The interconnectedness of the Archives Division’s staff, collections, donors, collaborators and community of users invigorates the humanities and promotes civic engagement. My internship reinforced the power of archives to help the public use, build upon, and share diverse forms of cultural knowledge in order to improve community life. Janice Sikes-Rogers, an AARL librarian, calls this process “activating the cultural footprint.” How do you see the Archives Division as your partner in activating the cultural footprint?

Posted by Krystal Appiah, Brown University

Friday, August 27, 2010

Research 2.0

This post launches another series, Research 2.0, which will address traditional and emerging ideas and practices related to research in the digital age.  

One of the greatest frustrations I encountered as a genealogical researcher twenty years ago concerned access to vital statistics and other records. Travel outside of my locale was not only difficult, but not an option. Later, as a graduate student, most of my research involved reviewing records on microfilm and requesting books through interlibrary loan. Now technological advances allow researchers to access resources online, sometimes from the comfort of home. Times have changed.

During the summer of 2010, I participated in an Advanced Archives Practicum hosted by the Auburn Avenue Research Library for the University of West Georgia. In addition to assisting with processing the James Bryant Smith Collection, I conducted research for entries on Drs. Eliza A. Grier and Henry Rutherford Butler that will be submitted to the New Georgia Encyclopedia. Whether you are tracing your family’s history or conducting research, the availability of online digital collections and databases opens doorways to information that once seemed difficult to find and was time consuming to research.

The life of Dr. Eliza A. Grier provides one example. Grier was the first African American woman to receive a license to practice medicine in Georgia in 1897, following her graduation from Woman’s Medical College of Pennsylvania (now Drexel University College of Medicine) that year. News of her licensure traveled as far west as Utah and as far north as New York. Grier’s career as a doctor of obstetric and gynecological medicine ended abruptly, however, when she fell ill in 1901 and later died in 1902. All of this information I found with ease in online databases of historic newspapers and through digital collections. (Pictured left is a graduation program from Fisk University, where Grier graduated in 1891. She later attend the Woman’s Medical College of Pennsylvania. Courtesy of AARL.)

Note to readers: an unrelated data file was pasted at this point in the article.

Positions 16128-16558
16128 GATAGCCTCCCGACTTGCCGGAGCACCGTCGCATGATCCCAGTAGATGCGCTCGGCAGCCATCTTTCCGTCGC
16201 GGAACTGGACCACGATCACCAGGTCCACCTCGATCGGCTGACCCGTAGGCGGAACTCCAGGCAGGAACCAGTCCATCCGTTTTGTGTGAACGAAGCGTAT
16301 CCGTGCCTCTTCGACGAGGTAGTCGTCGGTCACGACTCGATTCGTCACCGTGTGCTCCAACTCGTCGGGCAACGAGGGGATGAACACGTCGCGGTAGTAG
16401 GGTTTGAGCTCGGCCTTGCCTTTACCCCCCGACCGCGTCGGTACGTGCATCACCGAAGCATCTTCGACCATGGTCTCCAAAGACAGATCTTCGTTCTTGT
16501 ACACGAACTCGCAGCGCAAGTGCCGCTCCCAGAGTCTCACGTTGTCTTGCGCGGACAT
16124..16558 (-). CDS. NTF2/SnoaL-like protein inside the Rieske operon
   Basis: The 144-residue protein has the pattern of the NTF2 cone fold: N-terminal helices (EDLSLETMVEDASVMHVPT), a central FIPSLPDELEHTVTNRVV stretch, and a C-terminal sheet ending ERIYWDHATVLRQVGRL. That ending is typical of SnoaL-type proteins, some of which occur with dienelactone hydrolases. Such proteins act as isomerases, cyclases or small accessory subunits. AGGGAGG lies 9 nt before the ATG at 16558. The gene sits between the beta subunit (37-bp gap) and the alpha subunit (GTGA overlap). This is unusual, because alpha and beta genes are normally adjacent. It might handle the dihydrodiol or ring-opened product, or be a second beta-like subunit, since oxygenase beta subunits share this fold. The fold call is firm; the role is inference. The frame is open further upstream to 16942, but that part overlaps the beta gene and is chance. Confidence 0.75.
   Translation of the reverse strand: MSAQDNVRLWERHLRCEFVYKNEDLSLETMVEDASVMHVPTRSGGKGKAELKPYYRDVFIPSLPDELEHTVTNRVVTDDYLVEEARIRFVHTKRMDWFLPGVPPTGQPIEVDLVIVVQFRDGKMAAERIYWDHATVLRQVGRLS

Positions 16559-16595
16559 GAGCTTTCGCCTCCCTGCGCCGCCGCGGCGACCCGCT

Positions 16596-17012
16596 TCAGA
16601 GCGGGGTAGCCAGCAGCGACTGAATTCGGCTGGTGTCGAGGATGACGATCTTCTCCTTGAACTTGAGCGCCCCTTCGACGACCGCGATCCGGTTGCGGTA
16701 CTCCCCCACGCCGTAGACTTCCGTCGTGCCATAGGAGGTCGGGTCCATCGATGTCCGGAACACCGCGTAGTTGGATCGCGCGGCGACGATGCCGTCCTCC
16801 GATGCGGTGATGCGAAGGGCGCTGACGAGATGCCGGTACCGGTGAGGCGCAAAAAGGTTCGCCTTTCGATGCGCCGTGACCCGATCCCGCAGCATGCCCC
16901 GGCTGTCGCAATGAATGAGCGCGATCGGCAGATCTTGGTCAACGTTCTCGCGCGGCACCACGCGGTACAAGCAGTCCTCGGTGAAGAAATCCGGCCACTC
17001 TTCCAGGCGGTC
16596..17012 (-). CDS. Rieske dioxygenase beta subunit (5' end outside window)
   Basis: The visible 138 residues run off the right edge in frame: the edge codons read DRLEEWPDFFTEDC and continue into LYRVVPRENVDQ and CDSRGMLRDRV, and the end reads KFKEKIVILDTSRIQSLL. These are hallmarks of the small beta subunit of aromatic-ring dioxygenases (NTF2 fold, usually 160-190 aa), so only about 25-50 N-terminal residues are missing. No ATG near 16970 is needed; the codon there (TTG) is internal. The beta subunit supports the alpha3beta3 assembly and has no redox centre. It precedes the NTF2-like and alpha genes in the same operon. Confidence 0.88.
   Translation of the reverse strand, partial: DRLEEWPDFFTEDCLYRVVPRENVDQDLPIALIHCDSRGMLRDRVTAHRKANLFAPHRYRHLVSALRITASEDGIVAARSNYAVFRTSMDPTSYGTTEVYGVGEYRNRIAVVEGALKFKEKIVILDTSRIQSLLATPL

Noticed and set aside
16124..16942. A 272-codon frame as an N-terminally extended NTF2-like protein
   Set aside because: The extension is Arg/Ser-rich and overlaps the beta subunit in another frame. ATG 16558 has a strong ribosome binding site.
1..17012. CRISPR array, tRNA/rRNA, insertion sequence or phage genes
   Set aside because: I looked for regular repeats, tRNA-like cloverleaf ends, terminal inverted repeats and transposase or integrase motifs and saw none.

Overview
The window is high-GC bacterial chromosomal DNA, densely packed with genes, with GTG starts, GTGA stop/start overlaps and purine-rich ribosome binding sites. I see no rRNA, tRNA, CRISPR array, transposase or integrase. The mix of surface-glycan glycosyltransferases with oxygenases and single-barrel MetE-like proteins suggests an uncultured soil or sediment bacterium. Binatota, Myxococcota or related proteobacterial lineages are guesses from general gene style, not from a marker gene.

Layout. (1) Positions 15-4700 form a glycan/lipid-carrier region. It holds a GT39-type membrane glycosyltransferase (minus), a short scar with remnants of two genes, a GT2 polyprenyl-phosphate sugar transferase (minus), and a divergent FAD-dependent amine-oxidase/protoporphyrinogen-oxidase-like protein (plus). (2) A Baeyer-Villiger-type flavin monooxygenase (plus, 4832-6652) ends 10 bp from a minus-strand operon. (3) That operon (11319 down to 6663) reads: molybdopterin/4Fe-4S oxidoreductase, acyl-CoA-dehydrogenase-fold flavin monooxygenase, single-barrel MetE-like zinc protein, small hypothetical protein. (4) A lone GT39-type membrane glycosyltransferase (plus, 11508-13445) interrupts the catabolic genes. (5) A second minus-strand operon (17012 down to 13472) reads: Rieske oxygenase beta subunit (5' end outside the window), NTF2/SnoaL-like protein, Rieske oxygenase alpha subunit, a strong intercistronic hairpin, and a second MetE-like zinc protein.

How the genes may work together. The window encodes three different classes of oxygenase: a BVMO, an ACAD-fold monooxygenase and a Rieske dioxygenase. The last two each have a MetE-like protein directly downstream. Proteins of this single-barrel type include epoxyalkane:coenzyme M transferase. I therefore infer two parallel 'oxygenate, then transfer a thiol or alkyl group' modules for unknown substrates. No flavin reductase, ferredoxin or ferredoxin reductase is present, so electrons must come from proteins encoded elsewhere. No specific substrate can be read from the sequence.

Another example is that of Dr. Henry Rutherford Butler, Sr, who practiced general and pediatric medicine in Atlanta in the late nineteenth and early twentieth centuries. One of the first African Americans to receive a medical license in Georgia, Butler and a former classmate, Dr. Thomas Heathe Slater, owned and operated the Butler and Slater Drug Store, the first pharmacy in Atlanta that catered to African Americans. Additionally, Butler served as a Grand Master of the Prince Hall Affiliation of Masons for the State of Georgia. Again, this brief biographical sketch was obtained from information found in online databases and collections and in a relatively short amount of time.  (Pictured right is a Father's Day card given to Butler from his son, Henry Rutherford Butler, Jr, in 1927. Courtesy of AARL.)

For researchers, times have truly changed – and for the better.

Posted by Sarah Middlemast, University of West Georgia

Thursday, August 19, 2010

Ostriches + summer interns, part 2

What’s the connection between South African ostriches and summer interns? For the purpose of this post, it’s Krystal Appiah (pictured above), a Brown University graduate student and former summer intern in the Archives Division at the Auburn Avenue Research Library. Had she been here last week when Anita Martin, Library Associate, inventoried issues of the Penny Magazine from a recent acquisition, Appiah would have delighted in the mid 19th century publication of the Society for the Diffusion of Useful Knowledge, a London-based organization, and would have written an engaging, well-researched post about the aim of the publication, its intended readership, and the racialized political economy of British colonization and its affects on Africa. Alas, Appiah completed the internship and returned to Providence, Rhode Island.

That post is forthcoming, but for now Appiah’s departure offers an opportunity to reflect on the benefits of internships to interns, host institutions, and beyond. In Archival Internships: A Guide for Faculty, Supervisors, and Students – one of the few resources on the subject – authors Jeannette A. Bastian and Donna Webber write that internships have the potential to be “transformative, revelatory, and life expanding” (p. 20). While Archival Internships is written from the perspective of academic institutions, much of it can be tailored to government, corporate, and non-profit settings. Done well, internship programs can go far beyond course requirements or attractive resume add-ons for interns and, conversely, a simple means to get the tedious and mundane completed for host sites.

As a public research library specializing in the use and preservation of unique materials related to African and African American culture and history, AARL’s “public” varies in myriad ways as does the backgrounds and parent institutions of its interns. For the past two years, AARL has partnered with the International Rescue Committee’s Youth Futures Internship Program, working with Clarkston High School (Decatur, GA) students, some of whom are originally from Burma, Mexico, and Nepal. We host interns from the Georgia Archives Institute, as well as students from several Atlanta metropolitan colleges and universities, including Emory University, Clark Atlanta University, Spelman College, Georgia State University, Kennesaw State University, Morehouse College, and more. This summer, we welcomed our first out of state intern, Krystal Appiah, who literally transformed the Archives Division, giving it a welcomed “social media make-over.” That wasn’t the only change for the better.